Article reserved for subscribers
Presidential Election 2022case
In the parking lot of the Intermarché in Saint-Erme-Outre-et-Ramecourt, in the Aisne, customers, retired or working, share the impression of an irremediable rise in the cost of living over the past five years.
A fatality. “Everything is increasing, every day, all the time. Gas, electricity, shopping, gasoline. This is crap. ” Sunglasses on his nose, Anthony crosses the parking lot of the Intermarché de Saint-Erme-Outre-et-Ramecourt (Aisne) with nervousness after having done his shopping. Asked about his purchasing power, the 35-year-old soldier gives a disillusioned horizon, like almost all of the customers surveyed this Saturday afternoon. Nihilist, even: “And anyway, no policy will do anything.” In the parking lot, soldiers regularly disembark by whole vans from the Sissonne camp, located not far away, in the middle of the round of consumers by car, many of whom are retired. We come to refuel, or a quick run on the way home from the son’s football training, we fill the cart to prepare for the dantesque evening ahead.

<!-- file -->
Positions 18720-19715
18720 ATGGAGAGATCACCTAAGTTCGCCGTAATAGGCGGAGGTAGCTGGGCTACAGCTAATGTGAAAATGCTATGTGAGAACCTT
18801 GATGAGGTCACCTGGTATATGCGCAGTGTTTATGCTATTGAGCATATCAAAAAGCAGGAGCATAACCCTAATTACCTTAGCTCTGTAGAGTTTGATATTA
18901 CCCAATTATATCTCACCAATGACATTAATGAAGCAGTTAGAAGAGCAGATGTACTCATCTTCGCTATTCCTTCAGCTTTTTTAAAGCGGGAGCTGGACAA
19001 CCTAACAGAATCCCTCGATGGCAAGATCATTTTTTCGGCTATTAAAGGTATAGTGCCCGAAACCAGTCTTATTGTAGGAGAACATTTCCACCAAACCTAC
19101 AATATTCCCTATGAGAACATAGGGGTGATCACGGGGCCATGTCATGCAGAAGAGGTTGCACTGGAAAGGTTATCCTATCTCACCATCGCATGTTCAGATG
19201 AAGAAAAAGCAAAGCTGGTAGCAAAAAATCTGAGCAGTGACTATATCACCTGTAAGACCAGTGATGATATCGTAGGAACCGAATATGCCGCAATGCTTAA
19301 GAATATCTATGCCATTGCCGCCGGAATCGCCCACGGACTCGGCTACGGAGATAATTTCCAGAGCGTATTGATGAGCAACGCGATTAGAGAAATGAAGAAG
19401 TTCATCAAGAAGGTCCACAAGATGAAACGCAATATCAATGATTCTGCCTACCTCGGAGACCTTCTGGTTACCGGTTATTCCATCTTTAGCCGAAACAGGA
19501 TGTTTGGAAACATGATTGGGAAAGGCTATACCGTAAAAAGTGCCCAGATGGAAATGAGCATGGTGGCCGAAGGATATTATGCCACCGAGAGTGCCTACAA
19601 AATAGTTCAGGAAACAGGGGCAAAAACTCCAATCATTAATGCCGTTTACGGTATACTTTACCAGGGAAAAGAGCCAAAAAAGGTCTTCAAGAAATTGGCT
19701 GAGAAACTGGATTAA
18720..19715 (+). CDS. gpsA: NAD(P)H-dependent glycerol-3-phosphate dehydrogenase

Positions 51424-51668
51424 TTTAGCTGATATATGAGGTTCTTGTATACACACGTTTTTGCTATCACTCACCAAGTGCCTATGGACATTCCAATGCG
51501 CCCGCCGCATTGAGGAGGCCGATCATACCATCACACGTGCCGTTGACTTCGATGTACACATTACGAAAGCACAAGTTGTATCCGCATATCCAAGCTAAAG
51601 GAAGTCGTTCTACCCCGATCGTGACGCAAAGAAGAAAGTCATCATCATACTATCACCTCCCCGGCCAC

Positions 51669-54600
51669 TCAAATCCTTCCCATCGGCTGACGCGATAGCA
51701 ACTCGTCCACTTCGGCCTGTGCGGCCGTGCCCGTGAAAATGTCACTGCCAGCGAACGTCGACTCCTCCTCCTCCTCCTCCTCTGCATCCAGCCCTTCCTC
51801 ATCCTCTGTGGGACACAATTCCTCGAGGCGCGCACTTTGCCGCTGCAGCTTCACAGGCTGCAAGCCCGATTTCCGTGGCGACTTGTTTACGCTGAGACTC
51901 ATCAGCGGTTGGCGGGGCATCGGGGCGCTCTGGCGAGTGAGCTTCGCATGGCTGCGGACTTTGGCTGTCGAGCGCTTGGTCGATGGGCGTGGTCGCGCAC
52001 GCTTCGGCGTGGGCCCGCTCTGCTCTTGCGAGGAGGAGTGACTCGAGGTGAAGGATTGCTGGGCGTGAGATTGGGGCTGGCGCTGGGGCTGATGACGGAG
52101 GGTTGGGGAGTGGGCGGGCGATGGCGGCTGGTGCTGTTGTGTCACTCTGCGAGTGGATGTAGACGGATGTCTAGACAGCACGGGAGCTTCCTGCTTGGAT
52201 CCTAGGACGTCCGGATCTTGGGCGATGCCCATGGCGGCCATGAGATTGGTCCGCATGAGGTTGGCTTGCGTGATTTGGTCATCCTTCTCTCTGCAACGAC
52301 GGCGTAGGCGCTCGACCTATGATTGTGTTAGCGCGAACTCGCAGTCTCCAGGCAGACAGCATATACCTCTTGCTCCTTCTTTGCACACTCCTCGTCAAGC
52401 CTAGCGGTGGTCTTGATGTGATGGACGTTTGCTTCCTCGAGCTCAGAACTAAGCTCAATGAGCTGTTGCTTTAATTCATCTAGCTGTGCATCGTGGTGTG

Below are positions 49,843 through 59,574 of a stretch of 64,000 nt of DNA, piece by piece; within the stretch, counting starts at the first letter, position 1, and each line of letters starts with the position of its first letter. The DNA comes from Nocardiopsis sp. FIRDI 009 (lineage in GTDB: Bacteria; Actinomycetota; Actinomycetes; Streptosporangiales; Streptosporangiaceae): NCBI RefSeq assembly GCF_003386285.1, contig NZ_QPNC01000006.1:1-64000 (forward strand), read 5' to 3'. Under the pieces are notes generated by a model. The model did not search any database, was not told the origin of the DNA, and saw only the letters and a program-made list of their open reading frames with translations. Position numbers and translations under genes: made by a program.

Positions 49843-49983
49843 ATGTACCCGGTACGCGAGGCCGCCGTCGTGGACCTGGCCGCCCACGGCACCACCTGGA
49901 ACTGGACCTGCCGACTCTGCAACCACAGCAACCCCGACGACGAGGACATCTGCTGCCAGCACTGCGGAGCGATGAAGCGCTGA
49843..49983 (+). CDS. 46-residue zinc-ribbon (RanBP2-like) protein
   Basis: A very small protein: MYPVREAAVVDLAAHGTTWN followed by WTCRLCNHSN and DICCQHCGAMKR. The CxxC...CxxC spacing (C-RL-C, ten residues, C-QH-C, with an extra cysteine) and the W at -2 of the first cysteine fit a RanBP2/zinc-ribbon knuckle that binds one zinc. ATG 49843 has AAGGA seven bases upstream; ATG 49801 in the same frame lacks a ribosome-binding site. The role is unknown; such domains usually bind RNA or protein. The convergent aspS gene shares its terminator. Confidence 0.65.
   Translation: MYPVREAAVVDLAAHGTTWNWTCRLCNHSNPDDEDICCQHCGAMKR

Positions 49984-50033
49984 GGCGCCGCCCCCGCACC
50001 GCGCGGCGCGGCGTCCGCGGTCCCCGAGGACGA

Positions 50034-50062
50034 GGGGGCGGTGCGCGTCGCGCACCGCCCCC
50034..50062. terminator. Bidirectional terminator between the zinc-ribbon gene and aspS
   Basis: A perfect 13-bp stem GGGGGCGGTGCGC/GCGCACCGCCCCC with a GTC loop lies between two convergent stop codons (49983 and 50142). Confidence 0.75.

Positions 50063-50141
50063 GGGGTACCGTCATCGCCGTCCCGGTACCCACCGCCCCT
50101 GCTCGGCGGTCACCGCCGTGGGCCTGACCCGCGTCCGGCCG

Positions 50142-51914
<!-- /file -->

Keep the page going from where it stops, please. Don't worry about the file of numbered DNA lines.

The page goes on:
The median standard of living in Saint-Erme (1,800 inhabitants), at 20,410 euros per year per household according to INSEE figures in 2018, corresponds to the French average. The impression of having lost purchasing power in recent times is widely shared. Especially by retirees, who have seen their pensions drop. Like Françoise, 76, who considers herself to be one of the “Privileged” : “I have some investment money and a good pension, I am a homeowner, so I have nothing to complain about. But in three years, I have lost almost 200 euros per month. ” “Me, I have the impression that the pension reform has started,…